Under the law of the Second Circuit, the inquiry before this Court is whether the whether the language of the waiver clause in the promissory notes and in the estoppel letters is specific enough to preclude the plaintiffs from asserting their fraud claim in the instant action. Yanakas, 7 F.3d at 316 (proclaiming that the "touchstone is specificity").
The language in both the Promissory Notes and the estoppel letters is clear and unambiguous. In both the promissory notes and the estoppel letters, plaintiffs specifically state that they will not raise any defenses to their obligation to pay under the promissory notes. Moreover, in the estoppel letter, plaintiffs affirmatively state that they were duly obligated to Triad IV, free from any defenses. Plaintiffs also acknowledge their understanding of the assignment to FNYB, and they acknowledge that FNYB was relying upon the truth of the statements in the estoppel letters in making the loan to Triad IV. The language in the estoppel clause is very specific and certainly contemplates the type of fraud alleged and waived here.
Plaintiffs are sophisticated business people. Although plaintiffs claim that TLA gave plaintiffs the documents to sign without providing an opportunity for negotiations, plaintiffs had signed similar waivers on at least four prior occasions, and thus it is clear that they were familiar with this type of clause. Moreover, since May 1991, plaintiffs were aware that Barclays' Bank would not renew the Barclays' Note, and plaintiffs had at least four months notice that Triad IV was pursuing other banks to take over the Barclays' Note. Thus the negotiations were not rushed.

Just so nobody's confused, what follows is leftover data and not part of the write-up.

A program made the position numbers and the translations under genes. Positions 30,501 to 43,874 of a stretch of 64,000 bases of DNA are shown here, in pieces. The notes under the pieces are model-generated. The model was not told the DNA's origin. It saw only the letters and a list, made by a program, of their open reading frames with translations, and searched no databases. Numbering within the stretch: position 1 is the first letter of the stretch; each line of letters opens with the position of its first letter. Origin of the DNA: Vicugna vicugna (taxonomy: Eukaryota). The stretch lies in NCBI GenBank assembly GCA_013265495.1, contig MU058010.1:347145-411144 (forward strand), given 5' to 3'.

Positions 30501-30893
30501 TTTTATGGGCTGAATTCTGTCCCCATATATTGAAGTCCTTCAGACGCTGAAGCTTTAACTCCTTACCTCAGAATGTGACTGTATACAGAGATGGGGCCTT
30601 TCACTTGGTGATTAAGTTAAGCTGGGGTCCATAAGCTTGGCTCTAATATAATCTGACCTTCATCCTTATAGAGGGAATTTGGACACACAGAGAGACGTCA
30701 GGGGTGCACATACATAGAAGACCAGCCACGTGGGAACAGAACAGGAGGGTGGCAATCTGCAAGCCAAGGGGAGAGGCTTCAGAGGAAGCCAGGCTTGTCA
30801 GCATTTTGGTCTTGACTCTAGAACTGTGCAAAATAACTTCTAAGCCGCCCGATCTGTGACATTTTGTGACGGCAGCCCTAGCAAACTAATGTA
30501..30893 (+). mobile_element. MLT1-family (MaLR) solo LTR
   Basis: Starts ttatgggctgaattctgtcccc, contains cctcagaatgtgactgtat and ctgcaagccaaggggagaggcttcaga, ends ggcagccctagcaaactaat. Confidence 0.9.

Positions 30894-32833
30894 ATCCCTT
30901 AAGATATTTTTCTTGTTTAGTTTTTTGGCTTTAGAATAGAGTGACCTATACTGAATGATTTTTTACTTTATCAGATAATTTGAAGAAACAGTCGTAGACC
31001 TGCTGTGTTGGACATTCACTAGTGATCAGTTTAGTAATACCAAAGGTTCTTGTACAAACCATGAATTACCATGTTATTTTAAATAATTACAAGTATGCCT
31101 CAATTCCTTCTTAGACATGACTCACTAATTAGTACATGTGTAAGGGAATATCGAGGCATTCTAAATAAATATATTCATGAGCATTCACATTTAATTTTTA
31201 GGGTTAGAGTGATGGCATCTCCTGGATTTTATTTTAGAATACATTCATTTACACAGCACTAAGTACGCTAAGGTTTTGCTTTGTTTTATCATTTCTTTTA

Because the language of plaintiffs' promissory notes and estoppel letters is sufficiently specific to bar plaintiffs' defense of fraud as a matter of law, defendant FDIC's request for summary judgment based on the doctrines of waiver and estoppel is granted.
Based on the foregoing, defendant's motion for summary judgment is granted, and plaintiffs' action against defendant FDIC is dismissed with prejudice. Defendant FDIC is entitled to the principal sum of $ 270,000 on each note plus interest, expenses, court costs and attorneys' fees as provided in the promissory agreements.
Dated: Uniondale, New York
October 30, 1995
Joanna Seybert, U.S.D.J.